The Elephant and the Rider

February 23, 2017

Categories: Change

We like to think we navigate through life in a reasonable, logical manner, using our brains to make rational decisions. But often this isn’t the case. Jonathan Haidt argues instead that we are like an elephant and a rider. The elephant is the emotional, automatic, and irrational side of us. The rider is the analytical, controlled, and rational side of us.

The rider might do some thinking and analyzing and decide— “I want to go that way.” For example, the rider might decide you need to get healthier, and think about an exercise and diet program to try.

But it’s the elephant, which represents the emotional side of you, that provides the willpower to actually make the change the rider decides on. If the elephant isn’t on board with the change, the rider can try to lead, push, or even beat the elephant into submission, but it won’t work. The elephant isn’t going to move.

Chip and Dan Heath, in their book Switch, use Haidt’s model of the rider and the elephant to outline a plan for behavior change. In order to get the rider and elephant moving in the same direction, they argue you need to do three things:

  1. Give direction to the rider. This is the knowledge part of the equation. You need information for what you need to do to get where you want to go. For example, if you want to improve your health, it would be helpful to meet with a personal trainer or nutritionist to develop a workout and eating plan that will help you reach your goals.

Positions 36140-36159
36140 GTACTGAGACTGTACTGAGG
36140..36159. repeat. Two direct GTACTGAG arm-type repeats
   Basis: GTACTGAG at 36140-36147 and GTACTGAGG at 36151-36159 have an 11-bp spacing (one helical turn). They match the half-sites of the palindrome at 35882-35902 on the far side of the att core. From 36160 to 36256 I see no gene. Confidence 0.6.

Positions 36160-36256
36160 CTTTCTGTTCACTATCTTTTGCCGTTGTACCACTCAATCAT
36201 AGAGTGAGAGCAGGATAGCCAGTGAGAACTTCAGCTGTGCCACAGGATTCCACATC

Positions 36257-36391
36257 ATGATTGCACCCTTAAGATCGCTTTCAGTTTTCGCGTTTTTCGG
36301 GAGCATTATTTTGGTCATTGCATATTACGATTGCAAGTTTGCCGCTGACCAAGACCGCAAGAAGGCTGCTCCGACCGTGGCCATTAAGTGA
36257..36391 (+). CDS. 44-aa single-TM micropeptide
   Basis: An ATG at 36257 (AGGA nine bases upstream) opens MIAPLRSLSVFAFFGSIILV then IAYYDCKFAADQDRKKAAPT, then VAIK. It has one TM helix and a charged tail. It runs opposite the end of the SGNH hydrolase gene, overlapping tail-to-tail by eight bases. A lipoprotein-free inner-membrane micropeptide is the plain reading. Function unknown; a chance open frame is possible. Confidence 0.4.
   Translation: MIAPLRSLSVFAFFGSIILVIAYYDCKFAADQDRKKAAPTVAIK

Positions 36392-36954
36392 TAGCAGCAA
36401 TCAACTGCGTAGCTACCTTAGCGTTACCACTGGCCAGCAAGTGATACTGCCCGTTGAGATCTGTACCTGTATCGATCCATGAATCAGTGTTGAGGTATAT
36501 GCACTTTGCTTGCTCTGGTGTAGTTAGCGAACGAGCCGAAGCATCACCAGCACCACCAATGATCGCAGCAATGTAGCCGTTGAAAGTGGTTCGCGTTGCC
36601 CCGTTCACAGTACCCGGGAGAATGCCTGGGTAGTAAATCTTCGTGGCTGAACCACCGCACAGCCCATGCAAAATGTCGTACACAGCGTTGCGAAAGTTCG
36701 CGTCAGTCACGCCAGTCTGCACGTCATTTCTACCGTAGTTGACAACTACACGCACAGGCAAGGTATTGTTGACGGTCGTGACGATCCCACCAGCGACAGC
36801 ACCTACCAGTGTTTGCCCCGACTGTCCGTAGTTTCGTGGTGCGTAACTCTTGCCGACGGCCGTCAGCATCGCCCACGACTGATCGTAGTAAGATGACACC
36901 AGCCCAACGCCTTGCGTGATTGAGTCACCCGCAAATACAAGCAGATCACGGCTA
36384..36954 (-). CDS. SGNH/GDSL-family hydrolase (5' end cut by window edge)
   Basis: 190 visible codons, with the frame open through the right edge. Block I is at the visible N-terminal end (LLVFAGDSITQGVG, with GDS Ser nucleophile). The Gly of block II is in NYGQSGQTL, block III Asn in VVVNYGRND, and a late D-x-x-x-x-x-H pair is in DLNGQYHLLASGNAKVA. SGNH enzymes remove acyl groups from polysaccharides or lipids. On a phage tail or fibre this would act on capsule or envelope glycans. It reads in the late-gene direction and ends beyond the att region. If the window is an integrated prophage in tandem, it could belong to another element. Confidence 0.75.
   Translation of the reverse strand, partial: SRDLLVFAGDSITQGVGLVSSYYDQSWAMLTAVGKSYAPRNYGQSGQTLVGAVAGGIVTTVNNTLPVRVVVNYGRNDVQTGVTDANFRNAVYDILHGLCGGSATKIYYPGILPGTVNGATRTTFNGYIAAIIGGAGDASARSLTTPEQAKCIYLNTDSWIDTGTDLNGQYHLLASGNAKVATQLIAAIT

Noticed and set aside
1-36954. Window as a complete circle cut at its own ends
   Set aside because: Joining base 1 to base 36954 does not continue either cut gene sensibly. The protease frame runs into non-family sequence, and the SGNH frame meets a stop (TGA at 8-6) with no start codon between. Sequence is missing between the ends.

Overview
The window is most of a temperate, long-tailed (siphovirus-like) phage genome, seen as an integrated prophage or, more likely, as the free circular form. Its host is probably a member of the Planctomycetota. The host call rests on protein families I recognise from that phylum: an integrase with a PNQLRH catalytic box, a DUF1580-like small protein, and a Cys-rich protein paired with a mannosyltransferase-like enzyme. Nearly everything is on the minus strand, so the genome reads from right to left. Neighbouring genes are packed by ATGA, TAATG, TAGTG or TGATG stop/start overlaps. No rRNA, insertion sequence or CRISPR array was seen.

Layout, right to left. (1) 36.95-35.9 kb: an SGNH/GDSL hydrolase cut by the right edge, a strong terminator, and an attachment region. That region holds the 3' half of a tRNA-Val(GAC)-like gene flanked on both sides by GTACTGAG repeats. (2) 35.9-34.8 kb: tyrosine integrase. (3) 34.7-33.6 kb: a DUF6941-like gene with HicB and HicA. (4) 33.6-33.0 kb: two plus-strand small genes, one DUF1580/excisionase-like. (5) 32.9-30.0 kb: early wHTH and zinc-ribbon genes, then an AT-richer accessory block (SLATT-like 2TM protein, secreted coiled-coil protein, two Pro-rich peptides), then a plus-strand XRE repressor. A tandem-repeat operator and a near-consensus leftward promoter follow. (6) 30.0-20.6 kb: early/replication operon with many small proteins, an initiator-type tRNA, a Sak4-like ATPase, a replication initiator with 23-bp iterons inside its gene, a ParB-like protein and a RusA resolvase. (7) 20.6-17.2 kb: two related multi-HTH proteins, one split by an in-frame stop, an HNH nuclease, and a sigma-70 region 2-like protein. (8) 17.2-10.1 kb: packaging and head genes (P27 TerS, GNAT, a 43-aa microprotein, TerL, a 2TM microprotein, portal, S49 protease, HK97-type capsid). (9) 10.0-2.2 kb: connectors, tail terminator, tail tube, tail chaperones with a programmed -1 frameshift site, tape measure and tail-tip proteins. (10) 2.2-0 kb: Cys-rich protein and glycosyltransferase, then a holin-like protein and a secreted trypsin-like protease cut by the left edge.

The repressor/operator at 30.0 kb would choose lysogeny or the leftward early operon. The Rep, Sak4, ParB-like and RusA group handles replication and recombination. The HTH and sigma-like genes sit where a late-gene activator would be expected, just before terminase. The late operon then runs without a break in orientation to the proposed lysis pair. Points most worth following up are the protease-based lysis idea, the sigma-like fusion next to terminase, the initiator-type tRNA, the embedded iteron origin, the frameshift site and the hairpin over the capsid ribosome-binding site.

2. Motivate the elephant. This is the emotional part of the equation. You need to increase your motivation to change, which involves tapping into your emotions. Continuing the health improvement example, what motivates your health goals? What emotions does this change tap into? For example, perhaps you want to be active in order to play with your kids and grandkids, which taps into the emotions of happiness and tenderness. Maybe you want to get in shape to attract a romantic partner, which taps into the emotions of happiness and excitement. Get in touch with your emotions that motivate your change.
  3. Shape the path. This is the external circumstances part of the equation. You need to adjust your surroundings to make your change as easy as possible. Continuing the health improvement example, take a look at your current environment. Is there anything about your environment that is working against your goal? For example, you might throw out all the junk food in the house, or schedule workouts with a friend to keep you accountable.

Next time you are trying to change something in your life, consider all three components: the rider, the elephant, and the path. How can you work to get all three components working in the same direction?


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